I can do without cell service and most wifi, but sure would have liked weather reports. Decided I’d head to Bisti/De-Na/Zin Wilderness area Wednesday and take my chances before the weather changed too much. Other than that one cold night, it was okay. And the days were just glorious. October is a beautiful month in New Mexico.

Early the next morning I started getting ready. One thing to do before we leave is to give Cassie at least a short walk. About 30 feet from the RV we came across two piles of horse manure. i had been told that there were wild horses here, but I had forgotten. Didn’t see them – just their calling cards. And Cassie did not alert me to anything in the night – a moonless night.

We started for Bisti – along Old 66 to the west and then north on Highway 371 out of Thoreau. Good roads all the way. I refueled at Thoreau because I didn’t know what to expect, but there were several gas stations on the way north. Bisti was about a 90 mile drive – then three miles on a good gravel road to the trailhead. Just a parking lot for a camp area, no facilities – this is a wilderness area. There were several other cars and one RV – New Mexico, Illinois, Colorado, Texas, and South Dakota. Good variety.

We hiked out towards two orange peaks – really orange. It was less than a mile out, but in the heat of the day, it was plenty for me.

I decided to stay the night, but I wasn’t sure I’d do more hiking. It is bleak in a wonderful way, but the good formations are about two miles out and the best are four miles. That’s more than I could do by myself. It would be better to camp out there for a few days. The only way I can see doing that is to hire someone to take the essentials out for me – water and food for two or three days, a tent, sleeping bad, and stove. That’s way too much for me. It remains a dream.

Staying the night was so easy with the RV – a bit of leveling and I was set. So much easier than tent camping. And I could have driven away if I wanted to.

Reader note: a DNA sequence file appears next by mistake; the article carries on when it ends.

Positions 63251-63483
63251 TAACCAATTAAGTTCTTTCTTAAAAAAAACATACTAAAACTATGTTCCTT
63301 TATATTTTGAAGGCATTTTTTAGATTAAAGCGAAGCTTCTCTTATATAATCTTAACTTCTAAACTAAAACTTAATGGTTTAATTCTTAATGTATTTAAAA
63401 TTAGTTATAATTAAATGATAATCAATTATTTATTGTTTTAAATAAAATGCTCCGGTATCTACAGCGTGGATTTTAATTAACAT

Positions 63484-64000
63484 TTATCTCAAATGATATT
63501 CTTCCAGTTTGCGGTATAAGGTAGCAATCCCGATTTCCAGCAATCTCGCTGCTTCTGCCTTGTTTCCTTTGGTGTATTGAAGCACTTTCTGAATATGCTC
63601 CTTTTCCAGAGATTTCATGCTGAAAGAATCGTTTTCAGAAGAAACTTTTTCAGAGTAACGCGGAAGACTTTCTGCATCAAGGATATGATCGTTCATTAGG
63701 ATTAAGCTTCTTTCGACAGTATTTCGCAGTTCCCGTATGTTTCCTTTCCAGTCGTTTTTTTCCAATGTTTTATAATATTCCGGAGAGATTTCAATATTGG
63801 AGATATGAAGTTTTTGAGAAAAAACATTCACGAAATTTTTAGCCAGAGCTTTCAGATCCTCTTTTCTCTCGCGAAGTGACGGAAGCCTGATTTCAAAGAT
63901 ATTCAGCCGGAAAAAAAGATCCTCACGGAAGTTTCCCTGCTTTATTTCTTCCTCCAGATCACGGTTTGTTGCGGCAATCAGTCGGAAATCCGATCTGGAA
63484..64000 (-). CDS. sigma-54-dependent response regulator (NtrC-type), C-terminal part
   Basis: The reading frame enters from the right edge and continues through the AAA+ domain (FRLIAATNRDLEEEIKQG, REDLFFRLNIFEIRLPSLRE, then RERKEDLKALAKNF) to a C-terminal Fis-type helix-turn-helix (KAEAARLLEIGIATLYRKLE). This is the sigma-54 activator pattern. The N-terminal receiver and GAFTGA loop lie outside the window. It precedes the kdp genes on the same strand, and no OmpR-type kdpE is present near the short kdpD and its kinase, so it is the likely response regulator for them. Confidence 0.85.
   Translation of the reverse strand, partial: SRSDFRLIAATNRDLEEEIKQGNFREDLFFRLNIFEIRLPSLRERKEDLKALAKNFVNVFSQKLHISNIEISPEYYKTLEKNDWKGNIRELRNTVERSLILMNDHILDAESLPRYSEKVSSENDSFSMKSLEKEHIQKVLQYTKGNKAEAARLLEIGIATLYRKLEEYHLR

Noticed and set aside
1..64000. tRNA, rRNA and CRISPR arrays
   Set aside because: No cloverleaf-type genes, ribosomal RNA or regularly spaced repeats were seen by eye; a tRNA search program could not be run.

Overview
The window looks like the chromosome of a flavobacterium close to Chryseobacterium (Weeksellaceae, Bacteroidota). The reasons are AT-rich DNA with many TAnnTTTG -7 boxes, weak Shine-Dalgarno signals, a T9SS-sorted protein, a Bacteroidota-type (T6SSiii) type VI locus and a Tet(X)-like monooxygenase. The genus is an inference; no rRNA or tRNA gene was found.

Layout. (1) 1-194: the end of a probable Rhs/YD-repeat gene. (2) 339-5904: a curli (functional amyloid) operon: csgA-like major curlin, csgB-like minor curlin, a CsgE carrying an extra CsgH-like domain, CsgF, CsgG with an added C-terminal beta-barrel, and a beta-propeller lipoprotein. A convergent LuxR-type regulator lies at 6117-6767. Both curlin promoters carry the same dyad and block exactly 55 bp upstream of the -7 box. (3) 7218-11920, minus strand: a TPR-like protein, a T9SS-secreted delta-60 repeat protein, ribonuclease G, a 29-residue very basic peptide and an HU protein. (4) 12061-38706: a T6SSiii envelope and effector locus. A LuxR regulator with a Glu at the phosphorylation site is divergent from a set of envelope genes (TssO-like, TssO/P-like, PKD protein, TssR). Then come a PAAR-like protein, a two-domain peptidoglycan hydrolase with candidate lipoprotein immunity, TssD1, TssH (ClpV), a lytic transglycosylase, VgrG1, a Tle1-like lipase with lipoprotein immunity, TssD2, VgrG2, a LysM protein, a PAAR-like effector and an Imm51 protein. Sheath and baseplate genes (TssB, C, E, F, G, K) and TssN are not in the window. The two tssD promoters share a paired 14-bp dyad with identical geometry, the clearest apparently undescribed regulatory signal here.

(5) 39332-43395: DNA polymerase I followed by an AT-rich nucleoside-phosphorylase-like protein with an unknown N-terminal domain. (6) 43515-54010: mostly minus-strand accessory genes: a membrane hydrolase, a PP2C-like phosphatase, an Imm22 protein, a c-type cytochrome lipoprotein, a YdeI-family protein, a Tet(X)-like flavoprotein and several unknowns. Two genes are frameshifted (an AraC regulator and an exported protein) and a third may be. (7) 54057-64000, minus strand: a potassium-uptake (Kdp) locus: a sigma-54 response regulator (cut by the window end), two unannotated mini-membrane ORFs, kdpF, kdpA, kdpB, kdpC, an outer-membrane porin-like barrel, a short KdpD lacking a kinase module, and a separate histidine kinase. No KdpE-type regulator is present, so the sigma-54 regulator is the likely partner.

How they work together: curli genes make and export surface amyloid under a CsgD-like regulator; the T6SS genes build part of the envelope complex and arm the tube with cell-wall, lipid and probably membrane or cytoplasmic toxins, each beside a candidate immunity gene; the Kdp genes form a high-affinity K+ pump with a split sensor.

Lots of folks came and went during the day – maybe 20 or so. That surprised me. A couple of guys came in late afternoon. They had huge backpacks – planning to be out there for a couple of days. They even had a beautiful red umbrella. There is no shade here.

It was a quiet evening. Someone came in a couple of hours before sunrise. He got his gear together and headed out. The first stop is the book where you sign in. Then there’s a stile off to the south to get through the barbed wire fence. But he didn’t go that way, he went straight to the fence, couldn’t get through and headed north – all this in the dark. He went out of sight and then about dawn showed up across the road and headed back to the trailhead. This time he found the way through the fence. He headed out for the wilderness. Now I was a bit quick to judge him as clueless, mostly because I like to do a lot of research, especially with Google Earth, to know where the trail is. Then I decided that maybe this is his way to get comfortable in a new area. I hoped so. This landscape eats clueless.

Sunrise at Bisti

I decided I would go back to Bluewater SP. Couldn’t find anything else in this area that was appealing and not too far north (read: cold). Pleasant drive back. I found a campsite on the edge of the canyon. And horses everywhere! About a dozen, mostly sorrels.

We took a short walk to see where the horses were going. Short because the clouds came in with lots of thunder and Cassie was not happy. We headed inside.

Got settled just in time for a few scattered showers. I loved being in the lounge, reading, with rain outside. It was cozy – like being in tree fort when I was a kid.

Cassie was not as comfortable on this stormy evening, so I decided to see what it would be like to sleep ‘downstairs.’ I usually sleep over the cab where the dog cannot go. But the lounge still converts to a bed so I tried that with just my sleeping bag. Very comfortable and Cassie was happy to cuddle.

We stayed two nights, hiked a little, read a lot (finished ‘Salt’ – very good history of my favorite seasoning). I like this park and will definitely come back to spend more time. I’d like to hike in the canyon – didn’t this trip because I just didn’t feel very energetic. On the way out, I saw that the new dump station was open, but I didn’t stop. I was headed home.

Came home after ten days and 768 miles. My longest trip so far and I loved the meandering aspect. I can do longer trips, but would like to work out the wifi issues a little. I like this RV travel!